Coelomic cells show apoptosis via Fas/FasL system: a comparative study between healthy human pregnancies and missed miscarriages (Journal article)

Kaponis, A./ Skyrlas, A./ Zagorianakou, N./ Georgiou, I./ Passa, V./ Paraskevaidis, E./ Makrydimas, G.


BACKGROUND: The Fas/Fas ligand (FasL) system represents one of the main apoptotic pathways controlling placental apoptosis throughout gestation. In the current study, we have examined the Fas/FasL protein expression and the apoptotic incidents of coelomic cells, amniotic cells and trophoblastic tissue in first trimester human pregnancies and missed miscarriages (MM). METHODS: Protein expression was determined by immunofluoresence, western blotting analysis, immunohistochemistry and indirectly by RT-PCR, whereas apoptotic cell death was assessed by in situ DNA fragmentation analysis. RESULTS: Coelomic cells express Fas/FasL proteins, can undergo apoptosis and were the only cells in which apoptosis, Fas protein expression and FasL protein expression were accordingly increased along with gestational age (P = 0.001, P = 0.008; P = 0.012, respectively). In contrast, amniotic cells and trophoblast showed a consistency in the expression levels of Fas/FasL proteins in healthy pregnancies. MM were accompanied by increased Fas/FasL protein expression in all examined samples (P < 0.001). The increase of Fas/FasL protein expression was accompanied by proportional increase of apoptotic incidents among the coelomic cell population (P = 0.023, P = 0.009, respectively), whereas amniotic cells and trophoblast appeared to be resistant to Fas-induced apoptosis. The lowest expression of Fas/FasL proteins and the minimum occurrence of apoptotic incidents were detected in the trophoblast. CONCLUSIONS: These data suggest that there is a different regulation and function of the Fas/FasL system in early human pregnancies. Aberration of the Fas-mediated apoptosis may represent one of the execution-step necessary for pregnancy loss in MM cases.
Institution and School/Department of submitter: Πανεπιστήμιο Ιωαννίνων. Σχολή Επιστημών Υγείας. Τμήμα Ιατρικής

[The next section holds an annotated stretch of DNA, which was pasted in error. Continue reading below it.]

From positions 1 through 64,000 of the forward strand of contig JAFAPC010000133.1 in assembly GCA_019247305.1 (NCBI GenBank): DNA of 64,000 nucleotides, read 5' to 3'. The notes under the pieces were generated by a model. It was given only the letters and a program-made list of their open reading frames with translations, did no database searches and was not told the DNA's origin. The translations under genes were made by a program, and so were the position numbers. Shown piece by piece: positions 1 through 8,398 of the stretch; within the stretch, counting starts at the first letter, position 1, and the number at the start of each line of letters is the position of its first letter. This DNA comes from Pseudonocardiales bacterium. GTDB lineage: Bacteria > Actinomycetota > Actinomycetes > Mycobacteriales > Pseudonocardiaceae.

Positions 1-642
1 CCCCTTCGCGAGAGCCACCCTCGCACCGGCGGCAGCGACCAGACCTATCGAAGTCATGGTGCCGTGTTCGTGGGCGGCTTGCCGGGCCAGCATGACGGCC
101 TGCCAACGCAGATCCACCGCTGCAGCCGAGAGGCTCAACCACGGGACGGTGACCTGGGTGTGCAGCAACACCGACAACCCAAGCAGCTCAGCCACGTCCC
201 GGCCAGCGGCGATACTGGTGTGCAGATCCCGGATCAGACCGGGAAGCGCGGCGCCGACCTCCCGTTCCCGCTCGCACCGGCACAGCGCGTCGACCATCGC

Keywords: Abortion, Missed/*physiopathology,Adult,Amniotic Fluid/cytology,Antigens, CD95/*physiology,Apoptosis/*physiology,Fas Ligand Protein/*physiology,Female,Humans,In Situ Nick-End Labeling,Placenta/*physiology,Pregnancy,Pregnancy Trimester, First/*physiology,RNA, Messenger/metabolism,Trophoblasts/cytology/physiology
URI: http://olympias.lib.uoi.gr/jspui/handle/123456789/23021
ISSN: 1460-2350
Item type: journalArticle
Link: http://www.ncbi.nlm.nih.gov/pubmed/18316328
http://humrep.oxfordjournals.org/content/23/5/1159.full.pdf
Item language: en
Item access scheme: campus
Institution and School/Department of submitter: Πανεπιστήμιο Ιωαννίνων. Σχολή Επιστημών Υγείας. Τμήμα Ιατρικής
Publication date: 2008
Abstract: BACKGROUND: The Fas/Fas ligand (FasL) system represents one of the main apoptotic pathways controlling placental apoptosis throughout gestation. In the current study, we have examined the Fas/FasL protein expression and the apoptotic incidents of coelomic cells, amniotic cells and trophoblastic tissue in first trimester human pregnancies and missed miscarriages (MM). METHODS: Protein expression was determined by immunofluoresence, western blotting analysis, immunohistochemistry and indirectly by RT-PCR, whereas apoptotic cell death was assessed by in situ DNA fragmentation analysis. RESULTS: Coelomic cells express Fas/FasL proteins, can undergo apoptosis and were the only cells in which apoptosis, Fas protein expression and FasL protein expression were accordingly increased along with gestational age (P = 0.001, P = 0.008; P = 0.012, respectively). In contrast, amniotic cells and trophoblast showed a consistency in the expression levels of Fas/FasL proteins in healthy pregnancies. MM were accompanied by increased Fas/FasL protein expression in all examined samples (P < 0.001). The increase of Fas/FasL protein expression was accompanied by proportional increase of apoptotic incidents among the coelomic cell population (P = 0.023, P = 0.009, respectively), whereas amniotic cells and trophoblast appeared to be resistant to Fas-induced apoptosis. The lowest expression of Fas/FasL proteins and the minimum occurrence of apoptotic incidents were detected in the trophoblast. CONCLUSIONS: These data suggest that there is a different regulation and function of the Fas/FasL system in early human pregnancies. Aberration of the Fas-mediated apoptosis may represent one of the execution-step necessary for pregnancy loss in MM cases.
Journal name: Hum Reprod
Journal type: peer-reviewed
Appears in Collections:Άρθρα σε επιστημονικά περιοδικά ( Ανοικτά)

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